I think Greidanus makes a convincing case for using more precise language when speaking of God’s activity in our world. Instead of speaking of miracles as being God’s intervention (or reversal of our normal circumstances), it would be better to distinguish between the ordinary (normative, expected) and extraordinary (unusual, unexpected) activity of God. In both cases, He uses His created means to accomplish His purpose–whether we deem it natural or supernatural, it’s ultimately the activity of God. Many of us have spoken, erroneously, of God intervening in human affairs during miracles–as though He were conspicuously absent from any involvement in the world when “miracles” are not taking place. The reality is that He is always actively engaged in the created order, but He generally goes unnoticed (except for those who look at His meticulous providence with the eyes of faith) since His activity works through “natural order” where God resides “behind the scenes.”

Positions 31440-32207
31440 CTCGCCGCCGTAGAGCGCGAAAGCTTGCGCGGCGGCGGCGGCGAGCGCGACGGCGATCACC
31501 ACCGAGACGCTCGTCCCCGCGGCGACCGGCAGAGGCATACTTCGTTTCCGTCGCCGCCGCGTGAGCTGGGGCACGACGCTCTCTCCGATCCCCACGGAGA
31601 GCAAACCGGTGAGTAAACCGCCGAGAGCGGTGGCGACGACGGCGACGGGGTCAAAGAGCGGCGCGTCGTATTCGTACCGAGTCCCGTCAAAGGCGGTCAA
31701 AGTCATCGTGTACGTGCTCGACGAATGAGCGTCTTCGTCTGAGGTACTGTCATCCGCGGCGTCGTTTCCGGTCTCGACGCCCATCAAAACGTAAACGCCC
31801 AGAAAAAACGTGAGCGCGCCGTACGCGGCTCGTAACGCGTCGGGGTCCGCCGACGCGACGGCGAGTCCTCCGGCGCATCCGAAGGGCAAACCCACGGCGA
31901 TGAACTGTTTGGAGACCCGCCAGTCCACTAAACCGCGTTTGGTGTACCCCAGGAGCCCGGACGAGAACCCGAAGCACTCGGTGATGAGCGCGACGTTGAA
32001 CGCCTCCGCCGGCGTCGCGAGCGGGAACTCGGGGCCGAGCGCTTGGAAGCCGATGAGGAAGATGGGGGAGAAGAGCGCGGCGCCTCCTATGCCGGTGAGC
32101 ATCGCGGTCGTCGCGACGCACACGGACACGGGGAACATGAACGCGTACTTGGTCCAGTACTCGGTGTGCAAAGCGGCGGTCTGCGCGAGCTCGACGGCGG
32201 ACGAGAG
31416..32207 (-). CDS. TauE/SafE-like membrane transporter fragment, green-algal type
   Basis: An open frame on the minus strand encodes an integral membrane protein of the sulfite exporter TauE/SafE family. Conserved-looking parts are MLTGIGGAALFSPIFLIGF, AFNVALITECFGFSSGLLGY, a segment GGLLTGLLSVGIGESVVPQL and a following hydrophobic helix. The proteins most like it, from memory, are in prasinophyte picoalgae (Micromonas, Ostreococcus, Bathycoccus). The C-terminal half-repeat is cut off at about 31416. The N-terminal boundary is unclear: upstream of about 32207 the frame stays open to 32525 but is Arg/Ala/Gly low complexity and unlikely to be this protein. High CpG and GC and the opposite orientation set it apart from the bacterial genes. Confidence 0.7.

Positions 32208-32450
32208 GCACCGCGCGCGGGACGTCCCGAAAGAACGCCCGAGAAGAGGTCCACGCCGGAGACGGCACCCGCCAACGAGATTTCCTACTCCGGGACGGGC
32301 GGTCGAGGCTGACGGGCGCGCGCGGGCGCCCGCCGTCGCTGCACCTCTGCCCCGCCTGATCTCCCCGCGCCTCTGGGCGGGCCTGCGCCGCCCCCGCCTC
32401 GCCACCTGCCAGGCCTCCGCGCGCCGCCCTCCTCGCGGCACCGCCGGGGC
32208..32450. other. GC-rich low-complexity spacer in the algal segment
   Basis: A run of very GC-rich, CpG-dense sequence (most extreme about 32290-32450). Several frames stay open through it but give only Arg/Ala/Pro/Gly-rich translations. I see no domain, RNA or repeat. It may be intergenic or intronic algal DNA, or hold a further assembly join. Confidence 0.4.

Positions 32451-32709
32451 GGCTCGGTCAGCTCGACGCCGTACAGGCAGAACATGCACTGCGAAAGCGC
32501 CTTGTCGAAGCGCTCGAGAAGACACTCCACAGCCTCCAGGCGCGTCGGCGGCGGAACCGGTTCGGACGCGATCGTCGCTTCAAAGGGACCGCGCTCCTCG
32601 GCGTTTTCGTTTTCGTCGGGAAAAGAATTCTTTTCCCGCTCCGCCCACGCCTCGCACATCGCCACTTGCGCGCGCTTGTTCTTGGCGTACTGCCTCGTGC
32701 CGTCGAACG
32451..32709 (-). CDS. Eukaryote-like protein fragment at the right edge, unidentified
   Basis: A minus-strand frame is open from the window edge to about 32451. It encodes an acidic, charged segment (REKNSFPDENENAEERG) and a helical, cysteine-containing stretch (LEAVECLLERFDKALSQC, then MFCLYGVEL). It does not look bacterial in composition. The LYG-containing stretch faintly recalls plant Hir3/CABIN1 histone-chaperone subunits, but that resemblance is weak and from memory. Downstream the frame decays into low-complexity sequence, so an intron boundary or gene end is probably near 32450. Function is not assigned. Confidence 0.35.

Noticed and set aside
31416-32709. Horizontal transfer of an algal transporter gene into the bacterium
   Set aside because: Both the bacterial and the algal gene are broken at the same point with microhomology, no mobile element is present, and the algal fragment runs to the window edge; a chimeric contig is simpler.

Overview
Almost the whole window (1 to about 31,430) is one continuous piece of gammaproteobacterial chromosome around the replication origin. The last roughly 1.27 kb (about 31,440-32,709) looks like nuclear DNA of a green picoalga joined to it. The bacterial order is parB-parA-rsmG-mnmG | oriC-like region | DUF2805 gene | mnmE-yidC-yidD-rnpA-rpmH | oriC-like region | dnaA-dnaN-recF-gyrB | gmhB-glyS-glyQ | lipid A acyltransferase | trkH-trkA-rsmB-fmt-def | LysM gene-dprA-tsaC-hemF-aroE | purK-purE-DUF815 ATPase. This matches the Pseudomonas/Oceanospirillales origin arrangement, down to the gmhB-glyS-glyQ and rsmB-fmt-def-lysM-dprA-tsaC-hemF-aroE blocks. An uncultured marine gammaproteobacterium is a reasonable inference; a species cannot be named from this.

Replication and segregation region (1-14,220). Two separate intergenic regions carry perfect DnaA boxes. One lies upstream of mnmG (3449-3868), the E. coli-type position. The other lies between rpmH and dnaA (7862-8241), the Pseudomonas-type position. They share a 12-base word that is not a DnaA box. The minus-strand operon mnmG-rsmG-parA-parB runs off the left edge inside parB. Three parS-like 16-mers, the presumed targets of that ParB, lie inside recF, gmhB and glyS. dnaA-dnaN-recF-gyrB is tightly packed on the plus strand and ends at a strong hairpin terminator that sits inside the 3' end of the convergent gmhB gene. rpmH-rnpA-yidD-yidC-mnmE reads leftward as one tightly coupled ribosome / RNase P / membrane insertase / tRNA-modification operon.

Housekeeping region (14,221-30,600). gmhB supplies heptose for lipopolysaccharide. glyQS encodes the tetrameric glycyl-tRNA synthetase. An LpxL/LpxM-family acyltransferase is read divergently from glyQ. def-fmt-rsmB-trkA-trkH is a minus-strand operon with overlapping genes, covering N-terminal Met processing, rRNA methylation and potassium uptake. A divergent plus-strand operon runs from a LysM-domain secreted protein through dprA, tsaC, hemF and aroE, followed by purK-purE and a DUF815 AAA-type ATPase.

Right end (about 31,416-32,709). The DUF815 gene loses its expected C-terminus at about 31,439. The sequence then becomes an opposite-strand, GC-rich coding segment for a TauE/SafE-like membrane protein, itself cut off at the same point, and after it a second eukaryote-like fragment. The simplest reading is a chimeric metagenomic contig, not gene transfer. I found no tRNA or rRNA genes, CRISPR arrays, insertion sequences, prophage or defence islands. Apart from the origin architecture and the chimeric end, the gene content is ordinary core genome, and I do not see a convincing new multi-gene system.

However, in the case of “miracles” God works “front and center” rather than “behind the scenes,” and performs unexpected outcomes through various means (weather patterns, human body’s healing capacity, or even the unexplained ‘supernatural’ means, etc) that appear natural but are always supernatural in the sense that God ordains them. It’s just a matter of how much we recognize God in His hidden providence of ordinary activity (natural order) and His visible providence of extraordinary activity (miracles). After all, God created everything, and He holds all things together (Gen 1; Col 1), whether He chooses to work in expected, ordinary means or unexpected extraordinary ones..